The Tower Trail at Sleeping Giant has been newly resurfaced with gravel, and has drainage system underneath to handle storm water. The Sleeping Giant Park Association has cautioned dog walkers that the gravel may be rough on dogs' paws until the gravel wears down. In this view taken 0.25 miles from the parking lot on June 26, 2019, the trees in this section appear to be largely intact. Story:

However, 1.1 miles from the parking lot, the loss of tree cover from the microburst is apparent in this photo taken on June 26, 2019.

The northern end of West Rock Ridge is screened by trees in this view from the top of the Sleeping Giant tower on June 26, 2019. The WTNH antenna between Downs Road and Westwoods Road near Choate Avenue may be seen  in the right center of the photo.

Sleeping Giant State Park Reopened Friday, June 14, 2019
     Sleeping Giant State Park reopened Friday, June 14, 2019, a year and a month after it was devastated by a microburst on May 15, 2019. By sheer number of visitors, Sleeping Giant is probably by far the most popular state park for hiking.
     One question I have not seen in the media regarding the storm and subsequent clean-up is this: Why did the state have to depend so heavily on volunteers from the Sleeping Giant Park Association (SGPA) to clear storm damage from along the trails?
     The state did hire a contractor to clear out the parking and picnic areas, as well as the Tower Path. One would think that with such a popular state park that the state could find the money to hire a contractor to have the trails cleared by a paid crew, thereby opening up the park months earlier. According to the press release below, 75% of the clean-up costs will be reimbursed by the Federal Emergency Management Agency (FEMA):

     I received this thoughtful reply from Julie Hulten, SGPA Outreach Chair. I agree with her reasoning that a contractor who does not know the park would not put the same care into clearing trails that the volunteers who have invested their time to maintain the trails.

She wrote in a June 16 email:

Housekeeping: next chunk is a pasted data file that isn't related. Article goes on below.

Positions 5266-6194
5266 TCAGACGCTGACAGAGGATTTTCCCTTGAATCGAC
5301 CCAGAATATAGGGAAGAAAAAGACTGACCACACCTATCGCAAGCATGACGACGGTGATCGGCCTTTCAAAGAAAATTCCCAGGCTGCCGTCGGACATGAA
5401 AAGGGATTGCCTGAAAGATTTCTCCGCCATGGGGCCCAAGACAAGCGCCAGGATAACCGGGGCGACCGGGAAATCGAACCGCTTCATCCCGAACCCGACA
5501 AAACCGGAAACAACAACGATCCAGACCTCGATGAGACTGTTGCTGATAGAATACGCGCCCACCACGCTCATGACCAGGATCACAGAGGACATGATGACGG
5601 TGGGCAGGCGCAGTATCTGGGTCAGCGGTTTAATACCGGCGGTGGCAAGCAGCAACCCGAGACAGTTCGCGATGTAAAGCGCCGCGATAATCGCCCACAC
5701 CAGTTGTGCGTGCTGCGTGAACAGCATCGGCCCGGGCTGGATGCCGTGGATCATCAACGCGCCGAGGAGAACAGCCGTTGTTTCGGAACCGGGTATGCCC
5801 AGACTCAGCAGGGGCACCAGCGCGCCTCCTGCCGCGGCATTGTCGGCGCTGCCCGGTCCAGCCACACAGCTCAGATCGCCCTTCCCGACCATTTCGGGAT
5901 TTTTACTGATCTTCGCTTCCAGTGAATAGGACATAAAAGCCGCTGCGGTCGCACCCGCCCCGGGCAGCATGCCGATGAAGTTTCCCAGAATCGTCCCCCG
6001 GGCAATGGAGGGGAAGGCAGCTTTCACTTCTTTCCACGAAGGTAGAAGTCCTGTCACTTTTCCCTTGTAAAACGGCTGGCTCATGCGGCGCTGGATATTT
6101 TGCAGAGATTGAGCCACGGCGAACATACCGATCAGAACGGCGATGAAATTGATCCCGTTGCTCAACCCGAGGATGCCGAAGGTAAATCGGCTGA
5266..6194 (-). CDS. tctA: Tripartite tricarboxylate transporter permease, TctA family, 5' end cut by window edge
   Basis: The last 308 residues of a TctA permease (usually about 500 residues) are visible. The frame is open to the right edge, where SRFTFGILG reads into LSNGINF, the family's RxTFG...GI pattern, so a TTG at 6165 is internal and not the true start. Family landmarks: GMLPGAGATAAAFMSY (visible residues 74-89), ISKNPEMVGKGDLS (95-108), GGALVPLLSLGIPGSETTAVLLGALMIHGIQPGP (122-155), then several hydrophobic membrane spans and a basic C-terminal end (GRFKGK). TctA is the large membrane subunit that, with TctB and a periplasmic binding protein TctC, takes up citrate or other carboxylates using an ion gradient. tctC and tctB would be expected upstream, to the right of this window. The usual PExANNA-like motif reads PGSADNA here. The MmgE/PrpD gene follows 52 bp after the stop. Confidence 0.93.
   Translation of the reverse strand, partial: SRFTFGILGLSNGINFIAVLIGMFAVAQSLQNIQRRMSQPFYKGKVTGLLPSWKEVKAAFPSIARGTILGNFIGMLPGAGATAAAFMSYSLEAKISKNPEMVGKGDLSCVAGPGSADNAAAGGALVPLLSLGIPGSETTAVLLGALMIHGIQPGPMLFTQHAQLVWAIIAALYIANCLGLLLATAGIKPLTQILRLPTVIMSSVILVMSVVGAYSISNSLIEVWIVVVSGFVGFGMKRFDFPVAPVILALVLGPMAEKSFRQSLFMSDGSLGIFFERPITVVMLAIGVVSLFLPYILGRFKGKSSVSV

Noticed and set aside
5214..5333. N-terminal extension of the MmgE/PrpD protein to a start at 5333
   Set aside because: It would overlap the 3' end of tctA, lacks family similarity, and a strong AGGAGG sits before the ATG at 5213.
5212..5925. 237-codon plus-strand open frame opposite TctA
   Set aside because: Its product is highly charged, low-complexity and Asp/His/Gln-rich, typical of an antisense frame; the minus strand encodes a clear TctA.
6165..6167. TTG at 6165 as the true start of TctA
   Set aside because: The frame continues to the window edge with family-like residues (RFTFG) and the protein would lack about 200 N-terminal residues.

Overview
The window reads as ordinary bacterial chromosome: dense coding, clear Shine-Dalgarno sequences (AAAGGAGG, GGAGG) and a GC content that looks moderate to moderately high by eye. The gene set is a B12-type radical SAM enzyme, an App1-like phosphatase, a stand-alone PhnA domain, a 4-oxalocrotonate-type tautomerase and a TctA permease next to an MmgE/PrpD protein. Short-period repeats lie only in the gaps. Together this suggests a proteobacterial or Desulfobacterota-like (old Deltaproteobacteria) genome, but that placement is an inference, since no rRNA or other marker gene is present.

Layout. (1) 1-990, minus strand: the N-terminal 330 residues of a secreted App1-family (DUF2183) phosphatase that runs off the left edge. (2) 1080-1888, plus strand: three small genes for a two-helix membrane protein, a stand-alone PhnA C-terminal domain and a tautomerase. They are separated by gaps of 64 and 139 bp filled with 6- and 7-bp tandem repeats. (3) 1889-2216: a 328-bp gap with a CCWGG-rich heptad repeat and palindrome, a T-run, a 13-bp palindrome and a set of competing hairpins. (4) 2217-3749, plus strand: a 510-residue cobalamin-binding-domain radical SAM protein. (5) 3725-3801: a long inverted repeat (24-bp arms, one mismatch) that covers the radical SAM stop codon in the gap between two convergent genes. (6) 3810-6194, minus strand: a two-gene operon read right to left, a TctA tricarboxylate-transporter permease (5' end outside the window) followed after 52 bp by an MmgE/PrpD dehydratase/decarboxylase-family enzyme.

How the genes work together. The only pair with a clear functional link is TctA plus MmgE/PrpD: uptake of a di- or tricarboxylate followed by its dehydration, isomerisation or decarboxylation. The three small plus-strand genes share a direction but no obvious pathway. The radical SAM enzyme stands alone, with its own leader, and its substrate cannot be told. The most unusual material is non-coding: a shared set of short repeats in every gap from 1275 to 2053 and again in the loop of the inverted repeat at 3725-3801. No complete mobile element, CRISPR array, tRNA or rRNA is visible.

"Sleeping Giant Park Association is exceedingly grateful to DEEP and the State Parks personnel for the help and assistance they provided as we undertook the task of clearing the back trails at the Park after the May 2018 storms. We are also most appreciative of the trust they placed in us to proceed professionally, in accordance with safety standards, and in close communication with them. 

     "There are essentially two reasons why the SGPA was anxious that our Trails Crew handle the clearing of the back trails:
     "The size of Sleeping Giant State Park has increased over the years through direct land donations to SGPA and/or, most often, through land purchased by Sleeping Giant Park Association through donations by members and other interested individuals.
     "Once purchased these lands have been turned over to the State for inclusion in the Park. Since SGPA expanded the Park's footprint, it seemed only fitting that the subsequent trail system that was laid out and developed in the early 60's by then SGPA President, Ned Greist, and Richard Eliot, become SGPA's responsibility.
     "While the State maintains the (former) picnic area, public facilities, parking areas, and Tower Path, maintaining the back trails has always been the responsibility of our volunteer Trails Crew with some involvement on the Quinnipiac Trail by the Connecticut Forest and Park Association (CFPA). 
Given the massive nature of the damage suffered throughout the Park trails, the only way the State could/would have cleared the trails would have been with big logging trucks. We thought it unlikely that they would send in individual crews to surgically clear the trails.
     "The expedient solution would have undermined our goals:
     Contractors with big equipment would have destroyed the personality of the trails as being 'backwoods' - it was our goal to keep trails as unchanged as possible so that people would continue to have that 'getting away from it all' feeling.
     "Many of our Board members felt strongly that since the storms were a naturally occurring event our "repairs" should be minimally invasive to the regeneration of the forest - at the same time we will be vigilant in spotting incursions of invasive plant species that might take advantage of the new openings in the canopy to gain foothold."

News Articles about the reopening:

On a related note, the town of Wallingford opened up the storm-damaged Tyler Mill Preserve on May 25, 2019. Some trails may be closed or diverted due to storm damage. According to one online post, the Orange Trail is closed only to horses. News article on the reopening:


  1. interesting ... is the West Rock Nature Center open? I've never seen an article about it.

  2. The West Rock Nature Center is operated by the New Haven Parks and Recreation Department: The historic center with its exhibits and animals has been closed for many years. This previous operation is described in travel books about Connecticut. The buildings are used for special programs by the parks department. The grounds are available for hiking during daylight hours. The nearest similar experience to the former nature center operation is the Ansonia Nature Center, 10 Deerfield Lane, Ansonia,